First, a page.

The kale situation is slightly out of control here at our place. That would be, that is, at our Old Depot Farm. Lunacy International. Eccentricity Hill. Atrophy Place. Whatever you may choose to call our tiny farm. The kale is going . . . cray-cray.
I sell armloads of baby kale to fancy restaurants in the city, but the kale growth in my hoop house is outgrowing the restaurant demand at the moment, so I have the happy office of finding out how to
trick my family into eating prepare this super-wildly-nutritious green as often as possible. Anybody who reads anything about nutrition knows that one of the top recommendations of Nutrition People Who Know Things is that nobody anywhere in America (or anyplace else, probably, except for maybe Japan) eats as many fresh green leafy vegetables as they ought to.
Your body, dear Gentle Reader, is probably at this very moment screaming out for more leafy greens. You’re possibly not hearing it because you are chewing that second donut rather loudly. 😉
Even we, here in the Valley of Overwhelm, sometimes opt for
tater tots potatoes with our meals rather than leafy greens, just because they are in the freezer in a bag so easy to prepare (*cough*).
I am trying to lose a few pounds. I suspect that that seems off-point, but it’s not. I think, in a perfect world, I’d wake up craving leafy greens, not the rest of that excellent hazelnut chocolate bar that my friend Jo gave me the week that my hoop house blew all to shreds.
It was and is consoling, that chocolate, but I haven’t finished it. A perfect food in an imperfect world is something to treasure and eat very slowly, “with long teeth,” as my kids and I say. In my savoring of this excellent gift, I’ve eaten just a tiny chunk here and a little bite there. It is so rich and tasty and calorie-rich, that I can’t eat it all in one sitting. Well. I could, if I didn’t care what size jeans I wear. But I do. Plus, you may recall that I’m trying to lose a few pounds. (Thank you very much, Jo, for not not helping me one wit, in this endeavour. 😉 )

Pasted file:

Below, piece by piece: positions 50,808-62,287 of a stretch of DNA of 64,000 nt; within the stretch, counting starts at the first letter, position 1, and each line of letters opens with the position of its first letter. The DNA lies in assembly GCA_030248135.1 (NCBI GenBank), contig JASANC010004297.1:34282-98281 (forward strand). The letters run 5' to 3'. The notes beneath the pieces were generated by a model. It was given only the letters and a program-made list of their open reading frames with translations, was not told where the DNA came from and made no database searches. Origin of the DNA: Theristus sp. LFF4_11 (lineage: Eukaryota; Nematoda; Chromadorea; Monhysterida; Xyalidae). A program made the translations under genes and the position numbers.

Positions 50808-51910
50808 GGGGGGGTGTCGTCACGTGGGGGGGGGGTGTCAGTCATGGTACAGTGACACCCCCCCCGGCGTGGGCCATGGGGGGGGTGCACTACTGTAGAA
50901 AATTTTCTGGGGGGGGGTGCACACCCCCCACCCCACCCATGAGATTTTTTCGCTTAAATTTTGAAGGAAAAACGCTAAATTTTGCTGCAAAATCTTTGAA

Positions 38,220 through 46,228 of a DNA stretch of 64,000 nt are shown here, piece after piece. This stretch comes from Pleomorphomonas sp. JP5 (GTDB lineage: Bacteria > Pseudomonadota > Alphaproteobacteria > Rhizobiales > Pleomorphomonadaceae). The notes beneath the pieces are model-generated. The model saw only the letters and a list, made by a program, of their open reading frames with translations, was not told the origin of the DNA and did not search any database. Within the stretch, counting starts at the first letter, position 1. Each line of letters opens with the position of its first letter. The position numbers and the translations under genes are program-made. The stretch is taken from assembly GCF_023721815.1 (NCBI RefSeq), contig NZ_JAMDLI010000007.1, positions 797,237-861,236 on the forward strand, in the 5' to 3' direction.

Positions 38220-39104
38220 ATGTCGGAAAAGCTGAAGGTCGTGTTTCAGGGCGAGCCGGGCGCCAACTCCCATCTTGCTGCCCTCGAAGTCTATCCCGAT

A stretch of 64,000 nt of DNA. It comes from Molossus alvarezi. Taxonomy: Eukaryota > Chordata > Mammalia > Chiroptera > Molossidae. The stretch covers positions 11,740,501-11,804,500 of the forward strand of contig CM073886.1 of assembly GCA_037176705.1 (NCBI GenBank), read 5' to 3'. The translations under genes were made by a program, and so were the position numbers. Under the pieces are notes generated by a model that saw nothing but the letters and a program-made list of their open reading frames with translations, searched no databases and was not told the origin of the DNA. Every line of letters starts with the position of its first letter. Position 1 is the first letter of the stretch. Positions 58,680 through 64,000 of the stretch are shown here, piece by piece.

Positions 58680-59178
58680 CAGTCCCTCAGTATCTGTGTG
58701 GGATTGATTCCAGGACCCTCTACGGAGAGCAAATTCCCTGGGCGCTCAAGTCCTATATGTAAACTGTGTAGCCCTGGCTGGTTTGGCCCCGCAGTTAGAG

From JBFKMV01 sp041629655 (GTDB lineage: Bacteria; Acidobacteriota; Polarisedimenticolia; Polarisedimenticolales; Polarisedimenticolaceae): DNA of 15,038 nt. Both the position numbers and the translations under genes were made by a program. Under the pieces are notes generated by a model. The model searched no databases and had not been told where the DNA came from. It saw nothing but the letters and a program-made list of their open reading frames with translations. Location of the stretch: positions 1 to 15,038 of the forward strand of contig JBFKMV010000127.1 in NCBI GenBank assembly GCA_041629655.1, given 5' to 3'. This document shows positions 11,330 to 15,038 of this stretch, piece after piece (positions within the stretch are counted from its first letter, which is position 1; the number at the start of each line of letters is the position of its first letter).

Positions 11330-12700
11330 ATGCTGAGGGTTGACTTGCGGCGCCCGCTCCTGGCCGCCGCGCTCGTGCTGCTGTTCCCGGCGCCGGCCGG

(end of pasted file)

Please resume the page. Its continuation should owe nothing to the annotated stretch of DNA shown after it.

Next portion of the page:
But here’s the thing: if there’s one way to prepare kale that will make it crave-worthy, THIS SALAD IS IT. Honest. Totally serious. And, as you can see, I’m not trying to sell you a thing. Especially you will be craving it (I will venture) if you make it out of baby kale, which has a milder, sweeter taste and less of a scratchy texture, too.
I wrote not long ago about how to grow baby kale for fun and profit. And here’s another thing: if you take care of the soil in your garden (you know how to do this, right? Gosh, it would be super-handy if I had a link here, to one of my own thoughtfully-written blog posts, wouldn’t it?) your soil will reward you. The soil in my hoop house is very pleased with my building it up with manure, and organic matter, and doing the aeration thing, and all the rest, and so everything in there grows like there is no tomorrow!
That, of course, includes the roughly half-acre of kale in that pampered spot.
I was especially tickled to taste this winner of a kale salad at our Ponca family camp-out, just last fall. We take turns with the meals at these rustic, lavish